Joan was an avid consumer of culture in general, with broad interests that did not divide art into high and low: She named one anthology after a Yeats poem, another after a Beatles album. Writer and friend Calvin Trillin called her Brentwood home “the West Coast literary consulate,” but she and Dunne largely financed it with Hollywood hack work. She loved biker films, interviewed Jim Morrison for the Saturday Evening Post and Joan Baez for the New York Times, wrote an important essay about Georgia O’Keeffe, and was close friends with writer and artist Eve Babitz (Slow Days, Fast Company) and writer and screenwriter Nora Ephron (When Harry Met Sally).
There’s a 1971 interview with Joan on YouTube, posted by the Center for Sacramento History. Some of the audio is missing, but the footage of Didion in her office in her Franklin Avenue house is, well, pure gold. She’s wearing a brown flared miniskirt and a black V-neck shirt that fastens in the back. She has tucked her shoulder-length strawberry blond hair behind her ears, as she did, and freckles dot her cheeks. She’s talking about growing up in rural environments; her Valley accent is strong. I’m not talking San Fernando Valley here; I’m talking the almost southern twang of the Central Valley, that Didion said she picked up from the many refugees from the Oklahoma dust bowl with whom she went to school. This is how Didion spoke: not with the English accent of Vanessa Redgrave, who portrayed her in the stage version of The Year of Magical Thinking, or the crisp patrician consonants of Barbara Caruso, who reads the audiobook of that text, but like a freckle-faced country girl. The camera pans across shelves full of books and books piled on the desk, lingering on volumes written by Didion and Dunne. Joan snips an article out of a newspaper in front of a cabinet of haphazardly placed manila folders, presumably full of other clippings. She’s talking about worrying herself sick about a comma being out of place while admitting she doesn’t have the same fastidious approach to her housekeeping. (This is the secret life of women writers: We can’t be good mothers, wives, daughters, writers, cooks, and housekeepers.) She sits on a black leather couch with leopard-print pillows, smoking a cigarette and reading a paperback that’s open on her lap.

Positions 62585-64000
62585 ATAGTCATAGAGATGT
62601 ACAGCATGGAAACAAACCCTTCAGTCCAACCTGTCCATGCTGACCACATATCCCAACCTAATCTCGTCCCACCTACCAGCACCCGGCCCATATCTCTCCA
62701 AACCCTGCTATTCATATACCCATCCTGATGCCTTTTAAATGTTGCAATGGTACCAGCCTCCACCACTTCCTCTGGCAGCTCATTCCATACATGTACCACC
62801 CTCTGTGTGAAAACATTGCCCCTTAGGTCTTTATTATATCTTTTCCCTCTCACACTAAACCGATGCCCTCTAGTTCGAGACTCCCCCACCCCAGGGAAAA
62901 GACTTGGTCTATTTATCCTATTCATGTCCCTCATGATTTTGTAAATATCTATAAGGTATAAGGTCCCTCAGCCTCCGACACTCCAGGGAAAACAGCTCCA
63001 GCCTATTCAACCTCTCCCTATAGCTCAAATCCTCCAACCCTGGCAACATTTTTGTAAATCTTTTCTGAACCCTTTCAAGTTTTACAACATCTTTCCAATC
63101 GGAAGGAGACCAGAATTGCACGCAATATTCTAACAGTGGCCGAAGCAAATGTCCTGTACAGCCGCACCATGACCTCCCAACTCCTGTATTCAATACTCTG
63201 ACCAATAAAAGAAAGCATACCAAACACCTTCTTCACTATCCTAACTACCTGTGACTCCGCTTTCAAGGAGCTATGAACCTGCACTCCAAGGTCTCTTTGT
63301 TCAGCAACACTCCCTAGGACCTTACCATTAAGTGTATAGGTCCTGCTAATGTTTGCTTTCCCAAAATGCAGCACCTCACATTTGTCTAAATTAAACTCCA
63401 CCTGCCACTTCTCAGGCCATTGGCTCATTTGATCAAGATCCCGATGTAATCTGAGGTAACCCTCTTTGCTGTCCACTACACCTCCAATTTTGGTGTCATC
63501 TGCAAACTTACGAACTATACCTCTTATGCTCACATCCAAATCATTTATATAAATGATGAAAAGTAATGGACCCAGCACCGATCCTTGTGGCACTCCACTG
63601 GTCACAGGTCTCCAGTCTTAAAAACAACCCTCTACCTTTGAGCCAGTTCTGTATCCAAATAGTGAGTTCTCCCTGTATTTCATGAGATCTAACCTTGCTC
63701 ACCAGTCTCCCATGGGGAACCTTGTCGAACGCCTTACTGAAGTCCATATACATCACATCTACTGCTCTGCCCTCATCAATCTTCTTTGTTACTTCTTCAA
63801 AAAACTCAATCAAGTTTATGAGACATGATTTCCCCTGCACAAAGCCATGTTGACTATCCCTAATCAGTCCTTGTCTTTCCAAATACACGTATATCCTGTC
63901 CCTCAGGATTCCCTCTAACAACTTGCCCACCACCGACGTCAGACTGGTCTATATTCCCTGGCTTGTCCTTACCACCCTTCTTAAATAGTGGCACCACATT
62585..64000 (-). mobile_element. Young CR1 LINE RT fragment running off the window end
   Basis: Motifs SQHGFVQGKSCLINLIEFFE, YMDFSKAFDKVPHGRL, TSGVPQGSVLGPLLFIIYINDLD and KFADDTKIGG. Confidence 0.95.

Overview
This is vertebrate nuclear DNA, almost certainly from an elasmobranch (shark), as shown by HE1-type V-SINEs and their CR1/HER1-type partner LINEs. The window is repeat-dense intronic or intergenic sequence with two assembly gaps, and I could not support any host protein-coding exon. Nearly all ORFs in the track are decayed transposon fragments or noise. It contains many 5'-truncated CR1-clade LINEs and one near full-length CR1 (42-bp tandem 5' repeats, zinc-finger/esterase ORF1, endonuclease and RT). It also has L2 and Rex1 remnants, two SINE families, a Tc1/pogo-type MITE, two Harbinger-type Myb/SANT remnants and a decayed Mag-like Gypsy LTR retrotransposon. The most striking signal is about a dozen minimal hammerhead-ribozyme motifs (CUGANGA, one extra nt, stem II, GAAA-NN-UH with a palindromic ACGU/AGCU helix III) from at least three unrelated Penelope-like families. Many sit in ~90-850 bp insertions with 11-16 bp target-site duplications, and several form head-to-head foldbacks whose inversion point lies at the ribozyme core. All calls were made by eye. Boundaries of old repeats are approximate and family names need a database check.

“I like words and I’m very excited by seeing what can be done with words,” she says. “Play It as It Lays is a very short novel. I worked on it for five years but when I finished it, I thought every word was exactly right. Now I can’t even read it because words pop out at me, or sentences that I think ought to be changed.”
Didion once told a participant in a writing seminar that to get through writer’s block, you had to write one sentence, and then another, and then another.
To be a writer, you must write.
Excerpted from The World According to Joan Didion by Evelyn McDonnell. Copyright © 2023. Reprinted with permission from HarperOne, an imprint of HarperCollins Publishers.